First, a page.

Just then she came back down again, and gave him half a crown, ( I thought, you get change as well) and he aint done nothin.
She said, go next door, and get yourself and your mates some chips! 'awe lovely" I thought, as I was starving. I thought what the fuck's going on here then?. There should also be enough for 10 cigarettes as well! "˜Give my love to your Dad", she said, and "stay out of trouble", then trotted back upstairs. As we walked away, we were feeling a bit light headed, knowing that we too, also knew a brass just like Spud.
|Comboco-- site of Sam Widges Coffee Hse and Top Ten Club in the late 1950's|
By now, his credibility had been restored well above what it had been previously. We all felt like big shots, as we swaggered up Berwick St, stuffing ourselves with chips, and smoking our free fags. I said "How the fuck did you know that bird then"? He said, she used to work as a barmaid, in a pub, his step dad sang in, in the East End and ended up in Soho, on the game to earn extra dough, looking after her baby.
Still on the subject of brothels, there was an old girl and her husband that I used to have a drink with, who were neighbours of mine in Covent Garden. After a few pale ales, she would often reminisce about the old days, when she worked in Soho, in one of the brothels. She told me a bit about her time working as a prostitutes maid, which was what she did for pin money.
It was sometime, in the 1960s. "Weren't you scared" I said, "˜No!--dear! the girls always made sure I was well looked after. She must have been about late 40s or early fifties? at the time, she was now a grey haired old granny and wore those round John Lennon gold rimmed glasses. I said, "what did you have to do" ,"Well" she said, I use to do a few shifts in the afternoon in a place of Great Windmill St. I would answer the phone and put on my posh accent, change the towels and tidy up, and do a bit of shopping for the girls.
Her main job, was to let in the clients. When the bell rang she would open the door. Letting in the clients, she would try to cover up her strong cockney accent and try to speak in her best posh accent, "MADHUM is engaged at the MOE- MENT DEAH, (dear) with emphasis on the H, would you please sit down SERRH and MADHUM will be with you in just a MOE-MENT!"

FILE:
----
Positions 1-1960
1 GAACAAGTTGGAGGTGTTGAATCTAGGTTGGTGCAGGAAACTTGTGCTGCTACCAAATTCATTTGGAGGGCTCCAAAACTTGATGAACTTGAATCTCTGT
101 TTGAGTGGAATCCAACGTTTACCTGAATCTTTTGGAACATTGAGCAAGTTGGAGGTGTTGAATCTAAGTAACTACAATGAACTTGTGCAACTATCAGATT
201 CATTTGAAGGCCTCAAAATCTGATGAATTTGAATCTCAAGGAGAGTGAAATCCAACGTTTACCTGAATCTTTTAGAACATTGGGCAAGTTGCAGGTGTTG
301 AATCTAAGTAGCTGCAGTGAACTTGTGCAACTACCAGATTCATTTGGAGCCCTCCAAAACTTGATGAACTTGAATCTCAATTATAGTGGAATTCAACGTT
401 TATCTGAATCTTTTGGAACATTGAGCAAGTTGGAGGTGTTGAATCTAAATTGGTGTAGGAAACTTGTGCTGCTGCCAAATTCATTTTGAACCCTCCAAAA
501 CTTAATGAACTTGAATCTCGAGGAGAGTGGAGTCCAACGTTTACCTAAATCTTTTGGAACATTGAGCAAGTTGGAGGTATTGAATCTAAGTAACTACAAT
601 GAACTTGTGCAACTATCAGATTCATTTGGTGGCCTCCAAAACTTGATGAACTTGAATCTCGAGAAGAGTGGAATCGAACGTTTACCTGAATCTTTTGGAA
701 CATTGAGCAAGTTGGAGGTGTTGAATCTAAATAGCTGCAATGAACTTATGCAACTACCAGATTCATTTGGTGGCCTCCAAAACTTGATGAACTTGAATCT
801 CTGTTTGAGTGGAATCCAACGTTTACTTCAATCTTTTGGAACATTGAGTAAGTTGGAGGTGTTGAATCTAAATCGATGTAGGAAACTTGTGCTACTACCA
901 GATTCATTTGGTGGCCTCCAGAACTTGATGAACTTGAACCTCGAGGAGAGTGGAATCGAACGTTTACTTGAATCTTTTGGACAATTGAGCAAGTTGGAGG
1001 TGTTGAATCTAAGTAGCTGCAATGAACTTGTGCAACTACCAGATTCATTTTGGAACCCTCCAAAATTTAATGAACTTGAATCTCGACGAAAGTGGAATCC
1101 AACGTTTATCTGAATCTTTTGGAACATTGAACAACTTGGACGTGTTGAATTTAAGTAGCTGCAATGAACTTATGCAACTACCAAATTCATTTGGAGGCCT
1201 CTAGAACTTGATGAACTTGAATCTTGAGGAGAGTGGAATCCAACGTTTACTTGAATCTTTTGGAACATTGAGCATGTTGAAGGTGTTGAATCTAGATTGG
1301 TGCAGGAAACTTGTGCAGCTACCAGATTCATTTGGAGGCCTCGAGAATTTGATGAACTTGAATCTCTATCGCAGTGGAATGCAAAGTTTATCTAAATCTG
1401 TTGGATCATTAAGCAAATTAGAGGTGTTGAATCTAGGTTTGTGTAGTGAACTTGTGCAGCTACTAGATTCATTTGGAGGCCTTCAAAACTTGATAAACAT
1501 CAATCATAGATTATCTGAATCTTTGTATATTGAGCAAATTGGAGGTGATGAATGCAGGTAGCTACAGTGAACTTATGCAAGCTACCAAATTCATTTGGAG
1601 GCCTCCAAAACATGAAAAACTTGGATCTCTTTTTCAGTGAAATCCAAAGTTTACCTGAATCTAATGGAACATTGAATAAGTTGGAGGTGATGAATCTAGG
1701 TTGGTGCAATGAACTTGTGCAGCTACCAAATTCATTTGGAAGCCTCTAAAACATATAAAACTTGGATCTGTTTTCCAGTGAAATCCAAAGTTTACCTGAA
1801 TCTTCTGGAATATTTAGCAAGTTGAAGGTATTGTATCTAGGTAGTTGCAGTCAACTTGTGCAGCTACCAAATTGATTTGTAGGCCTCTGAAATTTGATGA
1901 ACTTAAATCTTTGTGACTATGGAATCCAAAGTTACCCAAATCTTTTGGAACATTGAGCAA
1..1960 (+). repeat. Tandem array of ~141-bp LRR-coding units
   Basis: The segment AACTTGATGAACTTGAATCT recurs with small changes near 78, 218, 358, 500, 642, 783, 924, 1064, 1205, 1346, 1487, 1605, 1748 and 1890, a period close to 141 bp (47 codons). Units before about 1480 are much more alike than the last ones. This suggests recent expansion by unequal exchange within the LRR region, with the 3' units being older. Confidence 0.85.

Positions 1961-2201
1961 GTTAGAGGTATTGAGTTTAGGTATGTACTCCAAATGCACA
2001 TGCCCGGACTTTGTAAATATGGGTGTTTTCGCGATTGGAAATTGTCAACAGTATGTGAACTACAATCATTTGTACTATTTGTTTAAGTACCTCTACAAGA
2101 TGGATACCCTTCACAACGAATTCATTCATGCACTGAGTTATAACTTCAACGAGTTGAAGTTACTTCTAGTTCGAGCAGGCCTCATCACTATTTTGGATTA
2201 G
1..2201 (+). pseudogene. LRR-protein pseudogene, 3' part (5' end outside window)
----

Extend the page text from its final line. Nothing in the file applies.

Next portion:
"Laughing as she told me, as she was saying it, she was KNITTING a pair of woolly socks for her latest grandchild!
I nearly fell off the chair laughing! The funny thing was, she looked like a sweet old granny, that butter wouldn't melt in her mouth. Every time I saw her in the pub she would laugh as I pointed to a chair and say --- "˜sit down sir, madam will be with you in just a moment".
A while later about 1966/68, I was working in an ad agency in Soho Sq in Knightway House, where I would take their ads to Fleet St for inclusion in the national dailies, and the bring back voucher copies for their clients to see.
Being close to Tin Pan Alley we often received phone calls from the fans of Cat Stevens ( a big pop star at the time -whose family had a restaurant in New Oxford Street) who had got our Soho Square phone number by mistake. These fans would phone our number and ask if Cat was in, and could he come out and sign their autograph books. I would tell them to wait outside, the Spanish cafe' the "˜Battista"on the corner of Goslet Yard facing Tin Pan Alley.
It was in the Yard Freddie Mills the boxer had his club the "Nite Spot" and where he was found shot dead in his car in 1965. Today his death still remains a mystery. Anyhow I digress, what I would then do, was pretend to be Cats manager, and tell them to stay where they were, and Cat would come down to sign their autograph books. This had to be done during our lunch break between 1-2 O'clock. Being naughty, (right) me and my mate Rickie would then slip out, and casually walk to the cafe' where we saw, a handful of young girls all clutching their autograph books and waiting for their idol to turn up. We would then ask them,"˜are you waiting for Cat?" "Yes" they said, "do you know him"? "Oh yeah, we work with him, and he said he will be down in a minute or two to meet you, just hang on".
Leaving then in a highly excitable state, we would then nip into the Battista and get a sandwich, and then slowly, walk back to the agency, giggling and pissing ourselves, with laughter. We would just leave them waiting there!